Period. End of story. Thanks for having you following me to here.

    Blog – – this note crossposted
    Business – – this being the Walk of the Talk of the last suggestion for improvement (waiting for the Full Version of A9 to include this feature) 🙂

  64. Payouts says:

    Dont really see that working out very well. the “search inside the book” definitely kicks google’s print project’s butt though 🙂

  65. mad:Kidd says:

    I think one thing that no one seems to have mentioned is that fact that Google isn’t just going to sit around and do nothing. They will look at A9, see what people like about them and what people don’t and then use that to improve Google.

    Now, I’ve got to be honest. I would be a little scared to be pouring money into Google right now. With Yahoo! gone, AOL to be soon, and Amazon now bringing along their own Google has a lot to live up to.

    Now let’s not forget that Microsoft has totally new search technology coming around sometime soon, most likely with the release of Longhorn (Windows 2005?). Now I know all of the “anti-Microsoft” people will flip out and start yelling at me for even brining them up but you have to consider what they have in the works. Weather you like them or not most of you are using their technology right now…

    If Microsoft is able to build a sufficient search engine, and have it built into the new OS with the ability to search through my files and maybe others (P2P directly into OS?) all with the same search as I use for the web, and it works…. well, then I’ll be switching.

    I’m still waiting for Google to become a full service software company (probably won’t happen) but I really want a Google Spam Filter.

    A9 is nothing hot, nothing bad really (unlike that Kartoo that someone mentioned above), just nothing hot. If you have the Google toolbar it remembers your searches for you and those stupid panels on the right hand side are annoying. Also, the results are nothing special. But if A9 were to leave Google (which I would expect in the near future) they may be able to find some imporovments on the results. I’ve found that Yahoo! brings back some wonderful resutls these days it’s just too bad their UI sucks.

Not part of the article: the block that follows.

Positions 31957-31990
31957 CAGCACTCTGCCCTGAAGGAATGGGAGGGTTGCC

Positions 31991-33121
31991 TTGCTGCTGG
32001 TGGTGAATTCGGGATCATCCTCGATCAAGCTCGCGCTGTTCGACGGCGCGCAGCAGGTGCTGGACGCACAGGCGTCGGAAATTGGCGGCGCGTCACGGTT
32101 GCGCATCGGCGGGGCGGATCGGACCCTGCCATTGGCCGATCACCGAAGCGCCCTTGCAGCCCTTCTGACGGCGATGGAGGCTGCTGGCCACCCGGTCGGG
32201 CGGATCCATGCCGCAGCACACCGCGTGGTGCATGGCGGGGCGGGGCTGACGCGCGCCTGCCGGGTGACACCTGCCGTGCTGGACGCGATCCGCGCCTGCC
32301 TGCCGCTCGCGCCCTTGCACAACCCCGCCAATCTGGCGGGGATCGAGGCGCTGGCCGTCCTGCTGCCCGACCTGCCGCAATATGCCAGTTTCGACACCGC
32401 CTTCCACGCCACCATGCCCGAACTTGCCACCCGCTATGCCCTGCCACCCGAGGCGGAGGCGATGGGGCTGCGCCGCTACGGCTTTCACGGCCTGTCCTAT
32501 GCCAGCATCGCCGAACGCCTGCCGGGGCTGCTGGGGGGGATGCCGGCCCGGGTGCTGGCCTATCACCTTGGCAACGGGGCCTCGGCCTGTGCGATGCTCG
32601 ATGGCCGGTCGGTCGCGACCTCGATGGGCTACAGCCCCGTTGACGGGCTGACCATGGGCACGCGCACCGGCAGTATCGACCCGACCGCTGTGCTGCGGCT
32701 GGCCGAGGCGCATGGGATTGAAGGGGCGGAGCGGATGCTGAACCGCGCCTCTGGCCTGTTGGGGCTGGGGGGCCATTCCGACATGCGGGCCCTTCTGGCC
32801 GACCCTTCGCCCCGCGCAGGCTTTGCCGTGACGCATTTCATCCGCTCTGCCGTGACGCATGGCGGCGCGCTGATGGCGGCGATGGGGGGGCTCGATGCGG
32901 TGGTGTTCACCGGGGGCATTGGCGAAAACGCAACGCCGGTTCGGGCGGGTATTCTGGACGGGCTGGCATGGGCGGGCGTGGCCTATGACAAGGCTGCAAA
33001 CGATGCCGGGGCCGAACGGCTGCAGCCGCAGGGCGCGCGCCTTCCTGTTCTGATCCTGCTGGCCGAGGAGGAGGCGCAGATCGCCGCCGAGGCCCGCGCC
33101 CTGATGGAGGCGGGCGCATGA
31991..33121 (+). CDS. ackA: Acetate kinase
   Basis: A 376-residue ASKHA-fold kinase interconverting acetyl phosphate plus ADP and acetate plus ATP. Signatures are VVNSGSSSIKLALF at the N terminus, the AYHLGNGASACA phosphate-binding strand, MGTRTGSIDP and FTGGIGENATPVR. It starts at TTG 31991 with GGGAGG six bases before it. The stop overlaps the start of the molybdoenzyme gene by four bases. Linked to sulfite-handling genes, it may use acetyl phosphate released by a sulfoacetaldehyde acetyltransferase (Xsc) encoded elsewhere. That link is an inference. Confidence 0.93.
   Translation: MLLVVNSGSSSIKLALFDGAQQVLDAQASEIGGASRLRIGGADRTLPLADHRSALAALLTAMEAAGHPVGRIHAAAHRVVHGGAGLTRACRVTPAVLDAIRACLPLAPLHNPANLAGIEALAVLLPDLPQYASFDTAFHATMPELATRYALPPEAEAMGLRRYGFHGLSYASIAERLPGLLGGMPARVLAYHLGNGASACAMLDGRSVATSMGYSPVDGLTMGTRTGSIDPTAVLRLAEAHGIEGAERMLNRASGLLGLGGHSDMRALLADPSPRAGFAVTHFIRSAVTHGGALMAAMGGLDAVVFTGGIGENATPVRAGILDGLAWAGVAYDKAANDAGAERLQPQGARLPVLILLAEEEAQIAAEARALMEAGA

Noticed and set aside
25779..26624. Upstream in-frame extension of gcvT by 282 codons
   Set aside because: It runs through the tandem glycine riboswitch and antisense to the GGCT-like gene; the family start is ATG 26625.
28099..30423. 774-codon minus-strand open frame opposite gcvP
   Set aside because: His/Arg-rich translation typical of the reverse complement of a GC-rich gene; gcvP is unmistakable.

That’s just my 2 cents which really doesn’t matter because I’m just a partner in a small, struggling, web development company in the little town of Mooresville, NC. But what else can I do but leave my comments?

  66. andry says:

    I think on it there will be no rough reaction

  67. danny says:

    Well, I believe that Google gonna be No. 1 many years from now cause it’s just unbeatable.

  68. The first time I tried A9 I found I already had two searches in the search history — searches which I didn’t remember. That’s interesting. One was “DVD BOXED SETS” which must have come from my Amazon pre-order a couple of days ago of the upcoming Star Wars DVD boxed set — but I never actually used those search terms when interacting with Amazon. If that search did spawn this bogus “search history” I have real questions about privacy etc. etc. etc.

    I like the features especially the automatic retrieval of images as well as web searches.

    I have questions about the interface — I use Firefox and its multitabbing feature extensively and the tabs on the right side of A9 (I mean, buttons) seem to overlap functionally a bit.

    Overall I like A9 but I’m not sure it will replace Google for me, especially since I don’t understand fully the (commercial) relationship between A9 and Amazon. If this is just another way to push me into Amazon, I don’t need it — I already use Amazon a lot, thank you, and don’t need another tool fuzzing things up.

    Like any portal type of tool I’ve used, I will want to “customize” it to how I work, and right now, I’m not sure about that.

  69. Andy says:

    Microsoft didn’t “build Overture” — unless I’m mistaken, I think they bought (already a well established player by then)

  70. Chris says:

    Anyone tried ? It is a scoring enginge for book searches at amazon.